Another third-party security breach has been reported in Singapore, this time, affecting patients of Fullerton Health and compromising personal data that included bank account details in "a few cases". The affected vendor Agape Connecting People, which platform facilitates appointment booking, first detected the breach on October 19 and appeared to affect only Fullerton Health.
The healthcare services provider said none of its own IT systems, network, and databases were impacted by the breach. It filed reports with both the police and Personal Data Protection Commission, which oversees Singapore's Personal Data Protection Act.
Agape first detected the intrusion on October 19 and "acted immediately" to isolate and suspend use of the system, the vendor said in a statement Monday.
"None of our core infrastructure has been compromised," it said, adding that the breach "appears" to be limited to Fullerton Health. However, it noted that it still was in the process of confirming that no other clients were affected.
Describing itself as a social enterprise, Agape operates a contact centre to provide employment for the disadvantage, including inmates, physically disabled, ex-offenders, and single mothers. It has a capacity of more than 250 seats and aims to support 1,000 disadvantaged individuals by 2022.
Agape said it was working with cybersecurity experts to implement "mitigating action" to minimise further impact from the breach.
Fullerton Health said on October 21 it was alerted "a few days ago" that its customer personal data could have been exposed and initiated an investigation. It found that an unauthorised party had gained access to a server used by Agape, compromising personal data of patients with whom Agape had assisted in making appointments.
Such details included names, identification numbers, and contact details, as well as bank account details in "a few cases" and "certain limited health-related information". No credit card information or passwords were leaked, Fullerton Health said. The company services corporate clients and their employees, one of whom at least had been confirmed to have their personal data potentially exposed.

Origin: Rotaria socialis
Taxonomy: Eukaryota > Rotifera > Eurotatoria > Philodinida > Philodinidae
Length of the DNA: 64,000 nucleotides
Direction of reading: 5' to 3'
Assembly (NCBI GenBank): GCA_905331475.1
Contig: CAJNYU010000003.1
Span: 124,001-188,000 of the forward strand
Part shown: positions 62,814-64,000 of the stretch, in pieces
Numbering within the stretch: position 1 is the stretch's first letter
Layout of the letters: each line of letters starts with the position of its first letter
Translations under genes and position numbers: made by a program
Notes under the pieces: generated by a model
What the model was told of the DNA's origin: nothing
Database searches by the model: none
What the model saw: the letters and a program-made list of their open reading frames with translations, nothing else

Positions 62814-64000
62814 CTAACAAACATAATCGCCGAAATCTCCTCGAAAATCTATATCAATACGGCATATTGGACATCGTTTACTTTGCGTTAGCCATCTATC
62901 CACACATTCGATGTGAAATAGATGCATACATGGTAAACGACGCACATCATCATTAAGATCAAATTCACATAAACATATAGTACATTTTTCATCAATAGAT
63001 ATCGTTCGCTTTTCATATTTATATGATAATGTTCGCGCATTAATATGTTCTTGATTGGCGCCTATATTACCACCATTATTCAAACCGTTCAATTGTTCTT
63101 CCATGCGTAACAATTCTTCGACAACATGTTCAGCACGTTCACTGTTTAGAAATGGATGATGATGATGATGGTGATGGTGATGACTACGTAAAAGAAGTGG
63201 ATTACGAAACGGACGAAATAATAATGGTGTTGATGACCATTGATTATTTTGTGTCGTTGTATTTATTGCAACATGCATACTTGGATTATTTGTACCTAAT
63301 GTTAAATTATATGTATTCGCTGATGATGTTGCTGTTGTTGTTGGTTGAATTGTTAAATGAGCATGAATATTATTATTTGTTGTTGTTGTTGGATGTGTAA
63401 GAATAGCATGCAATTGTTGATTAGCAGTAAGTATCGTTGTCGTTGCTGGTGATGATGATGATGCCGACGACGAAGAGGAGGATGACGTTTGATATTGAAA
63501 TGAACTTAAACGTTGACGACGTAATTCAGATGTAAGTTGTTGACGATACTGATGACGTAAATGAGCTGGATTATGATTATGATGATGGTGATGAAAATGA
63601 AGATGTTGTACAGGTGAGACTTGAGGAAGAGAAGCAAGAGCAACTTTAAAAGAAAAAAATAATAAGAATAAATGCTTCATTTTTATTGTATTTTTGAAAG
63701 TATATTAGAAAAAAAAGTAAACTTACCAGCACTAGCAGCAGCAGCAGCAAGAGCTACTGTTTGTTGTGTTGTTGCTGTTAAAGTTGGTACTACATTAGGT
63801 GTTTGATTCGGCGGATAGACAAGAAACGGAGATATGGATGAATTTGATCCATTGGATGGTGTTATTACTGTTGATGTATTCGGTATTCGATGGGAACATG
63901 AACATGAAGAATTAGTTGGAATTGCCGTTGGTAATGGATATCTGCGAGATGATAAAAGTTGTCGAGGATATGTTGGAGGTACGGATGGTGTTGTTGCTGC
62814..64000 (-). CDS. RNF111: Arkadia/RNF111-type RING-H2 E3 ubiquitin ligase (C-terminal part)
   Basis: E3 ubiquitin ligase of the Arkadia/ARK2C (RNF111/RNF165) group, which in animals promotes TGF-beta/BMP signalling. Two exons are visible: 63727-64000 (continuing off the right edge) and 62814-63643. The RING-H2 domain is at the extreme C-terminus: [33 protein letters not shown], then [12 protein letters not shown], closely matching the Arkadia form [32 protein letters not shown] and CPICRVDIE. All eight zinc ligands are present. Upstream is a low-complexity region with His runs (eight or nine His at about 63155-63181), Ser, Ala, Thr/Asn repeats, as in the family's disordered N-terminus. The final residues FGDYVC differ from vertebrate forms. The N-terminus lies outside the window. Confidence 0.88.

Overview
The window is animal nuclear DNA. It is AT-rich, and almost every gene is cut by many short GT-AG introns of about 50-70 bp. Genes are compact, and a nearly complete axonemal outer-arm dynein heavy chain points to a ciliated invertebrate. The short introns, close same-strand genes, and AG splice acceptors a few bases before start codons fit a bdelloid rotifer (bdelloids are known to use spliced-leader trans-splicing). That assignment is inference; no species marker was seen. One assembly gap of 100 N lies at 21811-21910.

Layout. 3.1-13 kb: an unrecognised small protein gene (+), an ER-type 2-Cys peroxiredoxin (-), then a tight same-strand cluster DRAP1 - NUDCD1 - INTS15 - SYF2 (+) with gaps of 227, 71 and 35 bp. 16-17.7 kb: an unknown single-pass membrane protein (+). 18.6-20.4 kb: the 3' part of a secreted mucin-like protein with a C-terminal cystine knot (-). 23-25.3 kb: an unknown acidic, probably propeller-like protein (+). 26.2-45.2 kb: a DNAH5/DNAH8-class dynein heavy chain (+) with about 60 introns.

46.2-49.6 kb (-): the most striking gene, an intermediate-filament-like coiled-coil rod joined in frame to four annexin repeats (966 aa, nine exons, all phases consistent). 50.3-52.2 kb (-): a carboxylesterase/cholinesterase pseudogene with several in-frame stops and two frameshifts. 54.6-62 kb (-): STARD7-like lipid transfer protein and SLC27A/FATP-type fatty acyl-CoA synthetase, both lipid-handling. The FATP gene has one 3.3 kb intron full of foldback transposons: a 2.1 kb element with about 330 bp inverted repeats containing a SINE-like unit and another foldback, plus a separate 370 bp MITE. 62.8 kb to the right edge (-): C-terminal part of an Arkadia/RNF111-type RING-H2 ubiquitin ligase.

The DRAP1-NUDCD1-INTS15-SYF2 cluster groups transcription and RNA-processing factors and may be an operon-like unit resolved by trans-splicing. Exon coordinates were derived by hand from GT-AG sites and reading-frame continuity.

Fullerton Health said it still was working to ascertain the number and identity of individuals affected by the breach. Digital forensic and cybersecurity professionals had been roped in to help with its investigations, the healthcare provider said, adding that they also were trying to determine the root cause and full extent of the breach.
"We are conducting a thorough review of our processes and protocols relating to data security and the use of third-party service providers to further strengthen our information security," Fullerton Health said.
It said data relating to COVID-19 vaccinations carried out at its vaccination centres were not compromised, since the information had been stored separately on a system not shared with Agape.
Singapore has seen a spate of supply chain attacks this past year that compromised personal data of, amongst others, 580,000 Singapore Airlines (SIA) frequent flyers, 129,000 Singtel customers, and 30,000 individuals in an incident involving job-matching organisation e2i.
The Singapore Computer Emergency Response Team (SingCERT) last year handled 9,080 cases, up from 8,491 the year before and 4,977 in 2018, with marked increases in ransomware, online scams, ad COVID-19 phishing activities, revealed a July 2021 report released by Cyber Security Agency of Singapore (CSA).
The number of reported ransomware attacks saw a significant spike of 154% in 2020, with 89 incidents, compared to 35 in 2019. These mostly affected small and midsize businesses (SMBs) in various sectors including manufacturing, retail, and healthcare.